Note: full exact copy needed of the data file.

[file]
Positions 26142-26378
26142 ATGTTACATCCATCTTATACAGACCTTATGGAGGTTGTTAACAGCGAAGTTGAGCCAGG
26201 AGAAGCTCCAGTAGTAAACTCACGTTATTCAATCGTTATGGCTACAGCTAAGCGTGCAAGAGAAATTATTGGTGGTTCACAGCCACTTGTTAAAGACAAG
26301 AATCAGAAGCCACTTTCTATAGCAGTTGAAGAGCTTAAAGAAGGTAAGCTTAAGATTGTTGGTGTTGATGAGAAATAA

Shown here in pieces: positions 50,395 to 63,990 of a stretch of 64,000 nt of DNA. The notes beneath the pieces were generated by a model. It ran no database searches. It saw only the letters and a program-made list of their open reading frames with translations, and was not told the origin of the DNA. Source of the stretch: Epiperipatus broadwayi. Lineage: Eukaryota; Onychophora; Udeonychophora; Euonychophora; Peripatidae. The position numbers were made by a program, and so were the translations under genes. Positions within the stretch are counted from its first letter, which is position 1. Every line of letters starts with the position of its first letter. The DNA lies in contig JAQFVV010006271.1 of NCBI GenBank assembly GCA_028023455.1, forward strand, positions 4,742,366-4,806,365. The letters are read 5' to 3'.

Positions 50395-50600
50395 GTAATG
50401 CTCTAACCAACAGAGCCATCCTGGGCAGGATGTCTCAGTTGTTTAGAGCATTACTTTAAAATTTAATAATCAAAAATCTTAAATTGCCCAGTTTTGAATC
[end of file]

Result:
Positions 26142-26378
26142 ATGTTACATCCATCTTATACAGACCTTATGGAGGTTGTTAACAGCGAAGTTGAGCCAGG
26201 AGAAGCTCCAGTAGTAAACTCACGTTATTCAATCGTTATGGCTACAGCTAAGCGTGCAAGAGAAATTATTGGTGGTTCACAGCCACTTGTTAAAGACAAG
26301 AATCAGAAGCCACTTTCTATAGCAGTTGAAGAGCTTAAAGAAGGTAAGCTTAAGATTGTTGGTGTTGATGAGAAATAA

Shown here in pieces: positions 50,395 to 63,990 of a stretch of 64,000 nt of DNA. The notes beneath the pieces were generated by a model. It ran no database searches. It saw only the letters and a program-made list of their open reading frames with translations, and was not told the origin of the DNA. Source of the stretch: Epiperipatus broadwayi. Lineage: Eukaryota; Onychophora; Udeonychophora; Euonychophora; Peripatidae. The position numbers were made by a program, and so were the translations under genes. Positions within the stretch are counted from its first letter, which is position 1. Every line of letters starts with the position of its first letter. The DNA lies in contig JAQFVV010006271.1 of NCBI GenBank assembly GCA_028023455.1, forward strand, positions 4,742,366-4,806,365. The letters are read 5' to 3'.

Positions 50395-50600
50395 GTAATG
50401 CTCTAACCAACAGAGCCATCCTGGGCAGGATGTCTCAGTTGTTTAGAGCATTACTTTAAAATTTAATAATCAAAAATCTTAAATTGCCCAGTTTTGAATC